If your brand is big enough to service multiple cities or regions, you may have offices requesting their own Facebook page. But is it really a good idea to create multiple Facebook pages for different locations of your brand?
In most cases, it’s almost always best to stick to one centralized hub on Facebook. Of course, this does depend on your brand’s specific needs, plus how your teams and your marketing strategies are structured. The key is to set yourself up for long-term success.
If you’re considering setting up local Facebook Pages, here are five questions you need to ask yourself (and your local team).
1. Can the local team create GOOD content?
There are so many brands that basically only talk about themselves online. It’s not just boring, it’s also a resource drain and really dilutes the brand. Your Facebook page needs to both represent your brand AND delight your audience with content that makes a difference in their lives. If the local marketing team doesn’t have the chops or the resources to produce valuable, localized content for its regional followers, then it’s not worth the investment.
An alternative would be for the local team to submit content ideas, then HQ can craft and target the content (sometimes organically, without paid ads) to one or multiple regions.
2. Can the local team produce ENOUGH content?
Creating a consistently awesome Facebook presence demands a significant time investment, but many teams won’t realize that until a few months into the project. At that point, the page will either begin to be neglected or the local office will start publishing crap or will seek out new resources to supplement their efforts (which will cost more money).
Speaking of money…
3. Who will be in charge of local Facebook ads?
It’s no longer enough to post good content. A paid strategy is a critical component across all branded Facebook ventures.
Let’s assume your company is already taking advantage of Facebook and Instagram ads at the national level. Once your Columbus office has its own Facebook page, are they going to take over ads in their region? Where will that budget come from? What does the approval process look like, and how will those ads mesh with your national ads? These are conversations you will want to have answered before pulling the trigger on a local page strategy.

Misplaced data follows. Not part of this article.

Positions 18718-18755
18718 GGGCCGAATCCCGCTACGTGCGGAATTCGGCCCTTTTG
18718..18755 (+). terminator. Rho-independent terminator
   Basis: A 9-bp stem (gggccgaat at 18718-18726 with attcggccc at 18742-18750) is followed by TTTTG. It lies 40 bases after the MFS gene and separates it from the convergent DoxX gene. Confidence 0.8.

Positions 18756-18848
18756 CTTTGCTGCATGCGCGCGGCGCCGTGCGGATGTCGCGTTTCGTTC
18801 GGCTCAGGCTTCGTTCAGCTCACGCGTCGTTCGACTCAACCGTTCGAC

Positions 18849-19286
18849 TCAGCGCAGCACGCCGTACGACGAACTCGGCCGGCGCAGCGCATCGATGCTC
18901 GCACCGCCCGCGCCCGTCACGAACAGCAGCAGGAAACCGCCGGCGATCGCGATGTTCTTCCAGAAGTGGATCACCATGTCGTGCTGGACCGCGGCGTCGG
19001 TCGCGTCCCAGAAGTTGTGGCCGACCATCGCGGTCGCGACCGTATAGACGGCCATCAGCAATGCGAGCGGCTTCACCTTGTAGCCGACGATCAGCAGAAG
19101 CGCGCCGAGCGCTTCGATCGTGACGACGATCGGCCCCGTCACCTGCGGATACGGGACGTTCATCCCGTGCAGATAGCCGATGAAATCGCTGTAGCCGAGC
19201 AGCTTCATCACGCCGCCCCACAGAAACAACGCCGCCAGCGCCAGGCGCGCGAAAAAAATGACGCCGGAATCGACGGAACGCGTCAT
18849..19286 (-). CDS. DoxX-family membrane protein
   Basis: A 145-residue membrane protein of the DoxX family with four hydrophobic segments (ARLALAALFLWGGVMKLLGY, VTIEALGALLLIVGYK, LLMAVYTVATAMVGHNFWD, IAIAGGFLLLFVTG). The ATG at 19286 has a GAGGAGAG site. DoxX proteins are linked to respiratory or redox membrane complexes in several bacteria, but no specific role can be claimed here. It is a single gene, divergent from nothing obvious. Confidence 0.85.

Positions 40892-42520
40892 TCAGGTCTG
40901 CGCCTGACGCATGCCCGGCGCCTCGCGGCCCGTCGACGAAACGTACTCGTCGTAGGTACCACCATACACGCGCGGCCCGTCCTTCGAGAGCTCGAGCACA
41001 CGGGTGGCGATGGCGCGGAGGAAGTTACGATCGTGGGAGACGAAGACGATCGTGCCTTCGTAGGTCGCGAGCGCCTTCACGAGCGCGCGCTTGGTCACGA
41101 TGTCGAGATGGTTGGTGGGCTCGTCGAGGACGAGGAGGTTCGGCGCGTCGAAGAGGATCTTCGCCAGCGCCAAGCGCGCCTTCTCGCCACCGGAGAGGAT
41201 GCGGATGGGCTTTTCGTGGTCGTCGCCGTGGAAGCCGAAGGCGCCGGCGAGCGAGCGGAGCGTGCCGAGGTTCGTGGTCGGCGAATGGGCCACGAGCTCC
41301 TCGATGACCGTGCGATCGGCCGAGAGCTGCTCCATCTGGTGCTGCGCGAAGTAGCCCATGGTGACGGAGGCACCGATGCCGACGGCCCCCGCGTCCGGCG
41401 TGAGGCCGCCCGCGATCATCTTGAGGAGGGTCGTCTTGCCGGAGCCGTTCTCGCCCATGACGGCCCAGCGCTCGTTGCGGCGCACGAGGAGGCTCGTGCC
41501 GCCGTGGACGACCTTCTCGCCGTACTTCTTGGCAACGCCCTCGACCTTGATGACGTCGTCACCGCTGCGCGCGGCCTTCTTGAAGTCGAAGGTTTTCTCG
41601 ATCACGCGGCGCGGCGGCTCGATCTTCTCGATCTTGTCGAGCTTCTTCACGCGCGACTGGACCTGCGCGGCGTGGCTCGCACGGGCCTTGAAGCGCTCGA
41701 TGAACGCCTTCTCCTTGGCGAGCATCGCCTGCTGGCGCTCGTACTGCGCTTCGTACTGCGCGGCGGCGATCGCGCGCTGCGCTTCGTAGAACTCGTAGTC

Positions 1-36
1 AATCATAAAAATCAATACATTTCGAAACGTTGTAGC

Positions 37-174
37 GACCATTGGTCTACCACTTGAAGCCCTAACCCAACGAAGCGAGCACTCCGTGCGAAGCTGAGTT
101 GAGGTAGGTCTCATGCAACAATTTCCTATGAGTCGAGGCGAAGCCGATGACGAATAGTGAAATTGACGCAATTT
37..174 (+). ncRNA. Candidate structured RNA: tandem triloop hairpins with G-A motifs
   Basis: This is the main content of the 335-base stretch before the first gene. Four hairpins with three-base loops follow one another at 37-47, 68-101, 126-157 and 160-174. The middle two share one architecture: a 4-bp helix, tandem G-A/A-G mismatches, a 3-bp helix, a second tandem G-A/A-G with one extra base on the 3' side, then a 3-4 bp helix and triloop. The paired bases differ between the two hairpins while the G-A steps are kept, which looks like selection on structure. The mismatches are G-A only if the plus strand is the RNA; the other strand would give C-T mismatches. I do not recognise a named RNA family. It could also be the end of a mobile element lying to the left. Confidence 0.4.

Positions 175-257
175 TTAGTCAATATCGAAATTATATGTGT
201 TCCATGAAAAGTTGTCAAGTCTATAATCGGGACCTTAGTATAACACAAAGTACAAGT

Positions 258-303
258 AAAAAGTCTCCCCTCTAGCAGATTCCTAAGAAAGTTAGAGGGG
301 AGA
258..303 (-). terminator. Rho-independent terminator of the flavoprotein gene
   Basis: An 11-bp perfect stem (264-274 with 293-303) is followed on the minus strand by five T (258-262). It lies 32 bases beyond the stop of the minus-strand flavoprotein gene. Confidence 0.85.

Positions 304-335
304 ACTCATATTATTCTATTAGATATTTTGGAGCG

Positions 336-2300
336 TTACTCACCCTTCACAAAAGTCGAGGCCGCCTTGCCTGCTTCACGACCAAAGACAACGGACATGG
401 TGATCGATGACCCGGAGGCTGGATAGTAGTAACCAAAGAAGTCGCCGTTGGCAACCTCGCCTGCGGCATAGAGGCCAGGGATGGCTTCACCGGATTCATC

BONUS #1: At the end of the day, isn’t a hyper-targeted Facebook ads strategy (managed by HQ) a way better approach to localization than a local page? I think so, too.
4. What happens if the local Facebook champion leaves the company?
I’ve seen many passionate (often young) staff members create killer local Facebook pages, but once they leave the efforts are suddenly dead in the water. This actually happens more than you might think, and it leaves brands in an awkward place where they have a decent page but no one to maintain it. So it’s worth considering your local office’s team and whether or not the Facebook page would survive if crucial team members left the company.
5. Do the benefits of using local pages outweigh the costs of fragmenting your audience and your data?
You know your brand best, and maybe a local page strategy is in your best interest. Facebook provides a 'ocation page function, after all, and this could be a must-have for brick-and-mortar franchises that need to give customers a location-based Facebook experience. It can also help with engaging local employees or with partnering with influencers and businesses in the local community.
The important thing is to take the time to consider the pros and cons of a location structure. If you’re going to splinter your audience into local groups that will be potentially harder to reach, definitely more difficult to measure and more confusing for users to know which to follow, be sure you have a solid reason for it and recognize that granting access sets precedent -- say yes once and you’ll receive an avalanche of requests.
Speaking of groups...
BONUS #2: Instead of local Pages, why not create local Facebook Groups?
Compared to pages, FB groups offer more-direct access to individual members. Plus, a business page can now be added as a group admin. This functionality presents an awesome opportunity to create focused communities around your product or service, and, if carefully executed, could potentially be a nice middle-of-the-road option for a local brand presence.
Matthew Dooley is a Cincinnati native whose life is all about connecting, innovating and giving back. He founded dooley media, a social media agency that transforms local companies into talkable brands. He also leads an exciting wearable tech company, Kapture, which debuted their always-on audio recording wristband in early-2015. Matthew developed the social media curriculum at Xavier University and is currently teaching both MBA and undergraduate students. Follow him on Twitter.